What To Watch This Weekend - PAX East, League of Legends, And Street Fighter V

about X hours ago from
What To Watch This Weekend - PAX East, League of Legends, And Street Fighter V

This weekend brings us another PAX, more League of Legends, and some pretty neat events in Asia.

The Northern California Regionals are a major event in many fighting game communities, so you can catch hotly contested events for Street Fighter V, Tekken 7, Dragon Ball FighterZ, Windjammers, and more. (Streams and Schedule)

The League of Legends LCS is getting serious, as we move out of the best-of-one group stage and move into the best-of-five playoffs. This means there are only two matches this weekend (one today and one tomorrow), but the stakes are higher. (Stream / Schedule)

What To Watch This Weekend - PAX East, League of Legends, And Street Fighter V

about X hours ago from
What To Watch This Weekend - PAX East, League of Legends, And Street Fighter V

This weekend brings us another PAX, more League of Legends, and some pretty neat events in Asia.

The Northern California Regionals are a major event in many fighting game communities, so you can catch hotly contested events for Street Fighter V, Tekken 7, Dragon Ball FighterZ, Windjammers, and more. (Streams and Schedule)

The League of Legends LCS is getting serious, as we move out of the best-of-one group stage and move into the best-of-five playoffs. This means there are only two matches this weekend (one today and one tomorrow), but the stakes are higher. (Stream / Schedule)

Sega Releasing The Genesis Mini Worldwide This September

about X hours ago from
Sega Releasing The Genesis Mini Worldwide This September

Remember when miniconsoles were all the rage? Sega remembers. In 2018, the company announced an intention to get into the same miniconsole market that Nintendo reported insane sales with in 2016, 2017, and 2018, and Sony...also participated in last year. Now, the company has finally announced the details of that in what will, at least in the west, likely be called the Genesis Mini.

Sega revealed the console today on stage in Tokyo at the Sega Fes conference, highlighting that the system will come with over 40 games, including titles like Shining Force and Castlevania Bloodlines, though the American branch of the company hasn't said if a U.S. release will have a different game list or not. When the console was revealed last year, Sega announced that it would release in 2018 and be spearheaded by AtGames, infamous for the disappointing variations on the same shelf-size Genesis concept already. Sega eventually gave AtGames the boot and retooled the idea internally to come out with this.

The controller will be designed to mimic the six-button Genesis controller and be the same shape and size, while the console itself will have save states just like the other miniconsoles on the market. In Japan, it will come in different bundles for one controller or two controllers, but no U.S. pricing or bundle details have been announced yet.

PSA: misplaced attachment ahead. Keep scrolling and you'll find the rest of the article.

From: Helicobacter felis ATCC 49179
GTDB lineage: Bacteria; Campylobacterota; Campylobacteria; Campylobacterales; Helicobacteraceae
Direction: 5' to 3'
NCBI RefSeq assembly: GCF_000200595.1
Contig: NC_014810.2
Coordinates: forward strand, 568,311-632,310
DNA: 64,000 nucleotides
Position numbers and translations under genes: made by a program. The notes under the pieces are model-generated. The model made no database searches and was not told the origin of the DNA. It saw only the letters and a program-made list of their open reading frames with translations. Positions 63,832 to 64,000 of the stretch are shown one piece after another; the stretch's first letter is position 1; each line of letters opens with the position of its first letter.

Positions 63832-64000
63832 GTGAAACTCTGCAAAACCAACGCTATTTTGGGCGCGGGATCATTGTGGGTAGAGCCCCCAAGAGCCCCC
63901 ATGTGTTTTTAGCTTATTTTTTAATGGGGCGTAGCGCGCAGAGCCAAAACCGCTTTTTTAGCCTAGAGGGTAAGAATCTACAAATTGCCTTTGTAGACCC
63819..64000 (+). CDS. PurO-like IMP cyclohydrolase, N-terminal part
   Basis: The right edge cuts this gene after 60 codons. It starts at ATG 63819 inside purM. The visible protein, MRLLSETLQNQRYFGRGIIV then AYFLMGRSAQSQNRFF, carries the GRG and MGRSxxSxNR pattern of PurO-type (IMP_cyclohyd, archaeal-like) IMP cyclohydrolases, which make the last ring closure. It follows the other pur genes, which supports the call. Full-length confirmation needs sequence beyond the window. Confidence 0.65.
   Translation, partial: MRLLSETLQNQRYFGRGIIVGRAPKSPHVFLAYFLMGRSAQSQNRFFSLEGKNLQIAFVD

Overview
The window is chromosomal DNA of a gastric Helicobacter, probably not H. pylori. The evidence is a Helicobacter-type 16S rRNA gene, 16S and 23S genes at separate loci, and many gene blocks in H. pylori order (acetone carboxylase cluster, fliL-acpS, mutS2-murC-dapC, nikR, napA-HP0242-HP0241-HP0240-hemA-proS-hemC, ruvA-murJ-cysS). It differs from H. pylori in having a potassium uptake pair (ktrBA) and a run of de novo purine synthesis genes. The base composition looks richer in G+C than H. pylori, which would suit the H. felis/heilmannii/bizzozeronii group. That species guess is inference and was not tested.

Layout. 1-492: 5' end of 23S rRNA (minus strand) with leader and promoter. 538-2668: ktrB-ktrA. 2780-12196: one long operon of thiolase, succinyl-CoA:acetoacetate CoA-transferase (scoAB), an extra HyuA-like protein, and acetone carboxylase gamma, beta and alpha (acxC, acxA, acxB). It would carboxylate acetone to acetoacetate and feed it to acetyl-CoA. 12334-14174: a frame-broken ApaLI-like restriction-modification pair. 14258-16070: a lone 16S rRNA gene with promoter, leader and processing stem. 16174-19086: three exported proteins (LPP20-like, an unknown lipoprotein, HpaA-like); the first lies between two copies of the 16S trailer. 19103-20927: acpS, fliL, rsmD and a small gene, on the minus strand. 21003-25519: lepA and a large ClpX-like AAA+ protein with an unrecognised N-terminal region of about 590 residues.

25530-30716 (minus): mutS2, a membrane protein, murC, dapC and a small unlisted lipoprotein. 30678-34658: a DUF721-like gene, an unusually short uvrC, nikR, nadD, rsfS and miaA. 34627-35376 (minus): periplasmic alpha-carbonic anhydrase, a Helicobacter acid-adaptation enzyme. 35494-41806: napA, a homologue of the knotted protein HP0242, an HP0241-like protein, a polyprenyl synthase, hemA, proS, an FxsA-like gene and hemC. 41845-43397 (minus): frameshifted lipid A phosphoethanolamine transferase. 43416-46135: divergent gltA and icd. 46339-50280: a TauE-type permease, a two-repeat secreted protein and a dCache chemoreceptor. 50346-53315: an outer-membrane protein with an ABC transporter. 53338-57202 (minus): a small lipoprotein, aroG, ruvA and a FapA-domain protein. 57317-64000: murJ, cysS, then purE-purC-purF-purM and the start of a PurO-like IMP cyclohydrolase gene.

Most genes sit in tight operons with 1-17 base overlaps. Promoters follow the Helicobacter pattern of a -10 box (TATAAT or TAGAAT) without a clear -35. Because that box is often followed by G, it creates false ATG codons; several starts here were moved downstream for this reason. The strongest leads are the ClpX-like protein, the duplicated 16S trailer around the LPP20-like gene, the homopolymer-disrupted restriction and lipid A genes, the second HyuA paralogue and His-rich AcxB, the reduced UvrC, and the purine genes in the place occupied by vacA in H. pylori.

Sega Releasing The Genesis Mini Worldwide This September

about X hours ago from
Sega Releasing The Genesis Mini Worldwide This September

Update 3/30: Sega has announced some of the 40 games that will be included in the system. More games will be announced "over the coming months."

The company also announced a few other details about the system. It's based on the original Model 1 Genesis (which is generally viewed as having better audio than later revisions), comes with all 40 games, two USB Genesis controllers, as well as power and HDMI cables.

The ports of the games on the Genesis Mini are being done by M2, who previously worked with Sega on the Sega Aces and Sega 3D Classics Collection.

All Driveclub Content Will Be Delisted From PSN In August

about X hours ago from
All Driveclub Content Will Be Delisted From PSN In August

When Driveclub released in 2014, a lot of fans took quite a liking to the game's mix of arcade and sim elements for a kind of hybrid experience. It didn't really show in sales, however, and Sony ended up closing down the developer Evolution. Now Sony has announced that all Driveclub content currently on PSN will be delisted by the end of August and the servers will be shutting down.

Revealed on their decommissioned game servers page, Sony explains that single player content will still work, but things like online multiplayer, challenges, or the actual drive clubs will not be available after the August date. At the bottom, Sony also says all content that's currently being sold on PSN for the game, which includes the game itself, bikes DLC, season pass, and standalone PSVR game, will also be removed from sale. If you own them already, you can keep them, but no one new will be able to buy them.

It's an odd choice and either speaks to a licensing agreement that has run out five years later or Sony just no longer being interested in keeping the multiplayer service open and not wanting to deal with PSN refunds for purchasers that expect online multiplayer. Regardless, if you liked Driveclub or wanted to try out the VR game but never got around to getting everything you want, you only have a few more months left on the calendar.

All Driveclub Content Will Be Delisted From PSN In August